Multi Layer PCB Image Process
In our last post we talked about the basic material used to start the PCB manufacturing process.
If we were doing a double sided board it would actually be going into drill at this part of the process. We will get to that eventually. What we are going to do is walk through the multilayer process which is a different process initially. We will pick up at drill and the double sided process a little later on.
In the last article we mentioned the various core thicknesses that are available for PCBs. In this example we will be talking about a how a 4 layer board will be put together.
Essentially what you have to do is make a sandwich. The inner core is going to be the meat of the sandwich. Now to get a final thickness of .062 you might start with a core of .042 thick. The core is copper clad fiberglass.
Before the “meat” of the sandwich can go into the sandwich there are a few things that need to be done.
The first of which is etching the traces and spaces into the copper that is on the material.
This is done through a several step process. The first being the application of a photo or light sensitive material referred to as Dry Film Resist.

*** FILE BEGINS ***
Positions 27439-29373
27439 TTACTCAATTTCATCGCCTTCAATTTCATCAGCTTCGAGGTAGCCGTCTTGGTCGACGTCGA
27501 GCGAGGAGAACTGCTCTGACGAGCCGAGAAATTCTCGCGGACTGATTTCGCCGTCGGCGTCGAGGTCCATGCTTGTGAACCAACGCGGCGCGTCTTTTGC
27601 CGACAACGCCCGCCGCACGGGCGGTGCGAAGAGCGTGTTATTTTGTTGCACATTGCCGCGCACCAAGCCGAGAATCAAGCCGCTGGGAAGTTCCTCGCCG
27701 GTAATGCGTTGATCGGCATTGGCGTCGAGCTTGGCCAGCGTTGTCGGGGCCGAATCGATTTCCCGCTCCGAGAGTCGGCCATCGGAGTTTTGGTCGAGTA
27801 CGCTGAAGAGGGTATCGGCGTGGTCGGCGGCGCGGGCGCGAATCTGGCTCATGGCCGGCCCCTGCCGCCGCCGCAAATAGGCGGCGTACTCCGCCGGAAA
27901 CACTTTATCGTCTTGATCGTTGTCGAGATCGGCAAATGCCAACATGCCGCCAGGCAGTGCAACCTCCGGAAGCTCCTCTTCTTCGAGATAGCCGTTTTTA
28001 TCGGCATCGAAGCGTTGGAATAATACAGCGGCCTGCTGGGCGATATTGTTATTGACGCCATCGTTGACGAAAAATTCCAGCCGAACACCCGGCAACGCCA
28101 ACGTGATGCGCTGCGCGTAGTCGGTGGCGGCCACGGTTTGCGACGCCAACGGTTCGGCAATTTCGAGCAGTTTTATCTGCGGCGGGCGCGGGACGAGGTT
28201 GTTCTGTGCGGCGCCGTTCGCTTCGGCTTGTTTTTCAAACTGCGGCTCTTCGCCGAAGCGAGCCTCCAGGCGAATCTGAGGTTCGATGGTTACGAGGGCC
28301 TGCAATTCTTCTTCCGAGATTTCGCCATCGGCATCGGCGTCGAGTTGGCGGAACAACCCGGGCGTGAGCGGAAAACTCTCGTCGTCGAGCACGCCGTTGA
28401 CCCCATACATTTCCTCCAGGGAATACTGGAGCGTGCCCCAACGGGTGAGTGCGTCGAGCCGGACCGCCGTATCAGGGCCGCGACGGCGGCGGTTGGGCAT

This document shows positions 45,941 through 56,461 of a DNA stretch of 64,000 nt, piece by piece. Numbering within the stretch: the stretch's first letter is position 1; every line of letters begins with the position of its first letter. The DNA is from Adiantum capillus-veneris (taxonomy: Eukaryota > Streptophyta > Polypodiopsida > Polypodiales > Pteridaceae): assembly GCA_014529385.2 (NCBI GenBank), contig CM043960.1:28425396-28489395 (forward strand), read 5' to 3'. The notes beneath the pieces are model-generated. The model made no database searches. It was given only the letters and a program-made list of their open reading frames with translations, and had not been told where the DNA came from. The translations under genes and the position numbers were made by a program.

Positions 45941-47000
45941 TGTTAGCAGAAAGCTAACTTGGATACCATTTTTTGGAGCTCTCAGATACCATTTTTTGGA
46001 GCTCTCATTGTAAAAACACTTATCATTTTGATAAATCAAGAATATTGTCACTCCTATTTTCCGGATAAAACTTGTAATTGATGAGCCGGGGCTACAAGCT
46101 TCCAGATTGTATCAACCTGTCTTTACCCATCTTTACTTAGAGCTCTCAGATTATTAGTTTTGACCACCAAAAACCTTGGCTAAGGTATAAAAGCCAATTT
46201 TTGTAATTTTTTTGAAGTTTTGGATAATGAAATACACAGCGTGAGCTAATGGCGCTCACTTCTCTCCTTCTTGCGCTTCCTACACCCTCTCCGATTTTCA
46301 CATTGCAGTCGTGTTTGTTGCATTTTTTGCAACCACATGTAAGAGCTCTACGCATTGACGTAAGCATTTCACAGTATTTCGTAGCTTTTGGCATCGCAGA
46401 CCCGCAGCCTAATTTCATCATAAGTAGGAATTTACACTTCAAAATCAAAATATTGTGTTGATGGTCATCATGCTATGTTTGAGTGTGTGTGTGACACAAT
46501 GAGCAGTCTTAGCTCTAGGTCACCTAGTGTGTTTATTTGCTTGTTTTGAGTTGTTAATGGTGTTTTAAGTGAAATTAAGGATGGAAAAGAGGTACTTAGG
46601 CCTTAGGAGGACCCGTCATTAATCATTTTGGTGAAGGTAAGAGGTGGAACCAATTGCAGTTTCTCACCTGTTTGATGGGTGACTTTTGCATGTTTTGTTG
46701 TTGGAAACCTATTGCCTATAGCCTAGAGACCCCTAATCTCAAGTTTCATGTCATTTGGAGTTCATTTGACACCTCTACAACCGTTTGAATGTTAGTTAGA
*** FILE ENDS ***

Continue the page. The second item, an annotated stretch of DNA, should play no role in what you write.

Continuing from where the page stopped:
The film is applied with some heat and pressure and covers the entire core material.
The panel is then placed into an exposure unit where the image needed is exposed. The image comes from the design files from the Electrical Engineer. They are referred to as gerber files. (see my post about the common errors with Gerber Files).
This film is used to place an image on the resist. For inner layers the film is a negative image and for outer layers it is a positive image.
Inner layer film is “negative”. That means that the copper patterns left behind after processing the core are the “clear” areas on the film.
Outer layer film is “positive”. The traces and pads that are dark on the film are copper on the outside of the board and the clear areas will be clear of copper.
Everything that is clear in this image will be the copper that is left behind. This is a positive image.
The exposed core is processed through a chemical solution or developer that removes the resist from areas that were not hardened by the light.
The next step is an etch process. All the areas not covered by the film will be etched off of the board with will leave a matching pattern of the image.
What you are left with then is the resist still on the remaining copper. The resist must then be removed as well with a chemical process that removes it but leaves the copper behind.
The inner “meat” of the sandwich is now ready to be added to the rest of the sandwich for the next part of the process which we will review in the next post.
In the next post we will talk about the lamination and drill process.